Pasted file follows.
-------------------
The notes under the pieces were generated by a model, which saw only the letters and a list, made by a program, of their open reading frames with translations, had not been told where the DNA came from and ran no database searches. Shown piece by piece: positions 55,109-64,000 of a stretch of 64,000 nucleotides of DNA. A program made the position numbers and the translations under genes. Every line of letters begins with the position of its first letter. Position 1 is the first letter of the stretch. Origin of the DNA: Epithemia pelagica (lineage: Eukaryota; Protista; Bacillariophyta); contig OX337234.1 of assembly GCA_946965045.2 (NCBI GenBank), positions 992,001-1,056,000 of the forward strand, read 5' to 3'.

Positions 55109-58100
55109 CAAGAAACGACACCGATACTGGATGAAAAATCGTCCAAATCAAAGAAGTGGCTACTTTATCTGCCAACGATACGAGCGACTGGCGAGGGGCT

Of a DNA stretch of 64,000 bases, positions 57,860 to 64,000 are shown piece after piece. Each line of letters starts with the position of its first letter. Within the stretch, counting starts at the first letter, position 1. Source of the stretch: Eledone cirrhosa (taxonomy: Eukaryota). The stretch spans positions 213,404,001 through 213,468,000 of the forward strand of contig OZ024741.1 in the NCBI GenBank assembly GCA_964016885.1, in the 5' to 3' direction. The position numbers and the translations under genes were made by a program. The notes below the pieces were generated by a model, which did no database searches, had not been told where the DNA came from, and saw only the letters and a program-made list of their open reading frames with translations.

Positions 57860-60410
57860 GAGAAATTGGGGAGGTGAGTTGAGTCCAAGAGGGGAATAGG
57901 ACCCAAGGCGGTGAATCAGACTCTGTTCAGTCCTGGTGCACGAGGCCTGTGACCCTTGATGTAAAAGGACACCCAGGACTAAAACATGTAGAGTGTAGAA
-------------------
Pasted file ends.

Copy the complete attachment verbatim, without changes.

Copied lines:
The notes under the pieces were generated by a model, which saw only the letters and a list, made by a program, of their open reading frames with translations, had not been told where the DNA came from and ran no database searches. Shown piece by piece: positions 55,109-64,000 of a stretch of 64,000 nucleotides of DNA. A program made the position numbers and the translations under genes. Every line of letters begins with the position of its first letter. Position 1 is the first letter of the stretch. Origin of the DNA: Epithemia pelagica (lineage: Eukaryota; Protista; Bacillariophyta); contig OX337234.1 of assembly GCA_946965045.2 (NCBI GenBank), positions 992,001-1,056,000 of the forward strand, read 5' to 3'.

Positions 55109-58100
55109 CAAGAAACGACACCGATACTGGATGAAAAATCGTCCAAATCAAAGAAGTGGCTACTTTATCTGCCAACGATACGAGCGACTGGCGAGGGGCT

Of a DNA stretch of 64,000 bases, positions 57,860 to 64,000 are shown piece after piece. Each line of letters starts with the position of its first letter. Within the stretch, counting starts at the first letter, position 1. Source of the stretch: Eledone cirrhosa (taxonomy: Eukaryota). The stretch spans positions 213,404,001 through 213,468,000 of the forward strand of contig OZ024741.1 in the NCBI GenBank assembly GCA_964016885.1, in the 5' to 3' direction. The position numbers and the translations under genes were made by a program. The notes below the pieces were generated by a model, which did no database searches, had not been told where the DNA came from, and saw only the letters and a program-made list of their open reading frames with translations.

Positions 57860-60410
57860 GAGAAATTGGGGAGGTGAGTTGAGTCCAAGAGGGGAATAGG
57901 ACCCAAGGCGGTGAATCAGACTCTGTTCAGTCCTGGTGCACGAGGCCTGTGACCCTTGATGTAAAAGGACACCCAGGACTAAAACATGTAGAGTGTAGAA